This is a journal of my vegetable gardens. Skippy was my first dog and he always thought the garden was his. Even though I do all the work, he always stood by me. I'm located near Boston (in USDA zone 6A). I have a community plot and a backyard vegetable garden. I use sustainable organic methods and try to grow all of my family's vegetables.

Sunday, April 27, 2014

new garden gate

new garden gate 7568 new garden gate 7565 new garden gate 7569

Labels: ,


Anonymous Marian (LondonUK) said...

Wow that looks brilliant. I bet your chomping at the bit to get the soil in and get growing. I am a little behind this year with seeding etc, but could work to my advantage as the weather forecaster are warning farmers and growers to watch out as we are getting ground frost and colder temperatures this week.
Marian (LondonUK)

April 28, 2014 3:44 AM

Blogger Margaret said...

I really like the design of your gate - I have to "fence" my beds as well, but I'm only using chicken wire & 3' U-posts as my primary problem is with rabbits - no deer around here so far. I've been up in the air, however, about how to attach the gate to the fence. From the photo, it looks like you attached it directly to the post, is that right?

April 28, 2014 12:51 PM

Blogger kathy said...

I had no idea Steve would make such a nice sturdy garden gate. It does have a different sort of attachment approach. He use 4 climbing cleats /clamps to attach the gate to the fence. Regular large clips would work well too. This way, I can totally remove the gate by undoing all 4 clamps. Or I can remove only 2, leaving the other two attached and swing the gate on them as if it were hinged.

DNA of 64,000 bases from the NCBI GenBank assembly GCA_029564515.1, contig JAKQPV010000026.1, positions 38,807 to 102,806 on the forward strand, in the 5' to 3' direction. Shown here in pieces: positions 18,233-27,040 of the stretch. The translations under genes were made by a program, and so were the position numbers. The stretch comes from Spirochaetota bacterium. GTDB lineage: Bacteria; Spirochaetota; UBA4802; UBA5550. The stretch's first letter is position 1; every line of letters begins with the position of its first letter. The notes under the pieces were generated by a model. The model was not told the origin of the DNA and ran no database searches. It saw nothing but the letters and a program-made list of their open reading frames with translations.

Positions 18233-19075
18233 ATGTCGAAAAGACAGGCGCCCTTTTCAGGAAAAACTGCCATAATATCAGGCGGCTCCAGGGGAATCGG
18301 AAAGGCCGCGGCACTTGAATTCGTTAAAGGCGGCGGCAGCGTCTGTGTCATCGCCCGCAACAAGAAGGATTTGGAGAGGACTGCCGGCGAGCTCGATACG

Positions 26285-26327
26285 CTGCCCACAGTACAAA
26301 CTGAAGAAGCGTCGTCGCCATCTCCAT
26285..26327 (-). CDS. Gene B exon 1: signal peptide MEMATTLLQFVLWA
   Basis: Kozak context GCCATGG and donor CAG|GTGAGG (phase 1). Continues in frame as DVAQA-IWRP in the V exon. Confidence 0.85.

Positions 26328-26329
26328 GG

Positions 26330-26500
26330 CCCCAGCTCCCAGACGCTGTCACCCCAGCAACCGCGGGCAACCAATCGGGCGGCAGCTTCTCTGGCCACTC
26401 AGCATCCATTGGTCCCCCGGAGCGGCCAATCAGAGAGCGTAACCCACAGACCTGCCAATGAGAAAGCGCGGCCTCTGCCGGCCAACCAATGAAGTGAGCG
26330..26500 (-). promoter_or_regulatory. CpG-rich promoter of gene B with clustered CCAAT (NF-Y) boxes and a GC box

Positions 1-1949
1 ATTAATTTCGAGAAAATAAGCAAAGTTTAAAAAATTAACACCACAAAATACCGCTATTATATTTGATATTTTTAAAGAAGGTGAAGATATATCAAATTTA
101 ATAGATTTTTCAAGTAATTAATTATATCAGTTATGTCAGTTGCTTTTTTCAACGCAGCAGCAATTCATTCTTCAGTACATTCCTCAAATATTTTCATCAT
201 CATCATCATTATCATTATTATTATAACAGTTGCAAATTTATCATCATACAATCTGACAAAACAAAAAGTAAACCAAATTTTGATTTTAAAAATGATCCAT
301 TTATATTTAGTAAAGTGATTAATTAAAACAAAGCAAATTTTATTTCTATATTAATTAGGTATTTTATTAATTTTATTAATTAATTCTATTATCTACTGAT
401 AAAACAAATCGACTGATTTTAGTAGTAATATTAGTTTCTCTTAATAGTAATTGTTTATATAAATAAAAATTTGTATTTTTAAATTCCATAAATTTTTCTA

April 29, 2014 12:15 AM

Blogger Margaret said...

I looked at the pictures again and now I see the clamps you are talking about. That is actually a great idea! Building a bunch of new beds this year is more than enough without the added expense & work involved in using posts, hinges, etc. I will definitely be giving your clamp idea a try. Thanks!

April 29, 2014 8:28 AM

Anonymous Marian (LondonUK) said...

Well thought out then! A gate that can be removed to get stuff in and out, then a swing to allow Kathy, and hairy gardeners access, brill!
Marian (LondonUK)

April 29, 2014 1:48 PM

Anonymous Ralph said...

Gate has an interesting design and looks quite practical. Great, to have such an ingenious carpenter around the house.

I've been putting in fence as well so I know all about the frustrations of hitting rock. Usually you can dig around it and lift up the rock with a crowbar or other tool, but in New England, I know, that's often impossible.

Local farmers in our area use split oak for posts. Oak, naturally resistant to decay, lasts many years and after a while has a wonderfully weathered look.

A good alternative is a hedge, but hedges do affect air circulation, not to mention sunlight exposure.

April 30, 2014 1:21 AM


Post a Comment

<< Home

your ad here

Irrigation Direct Drip irrigation kits from Irrigation Direct

garden garden garden garden garden garden garden garden garden garden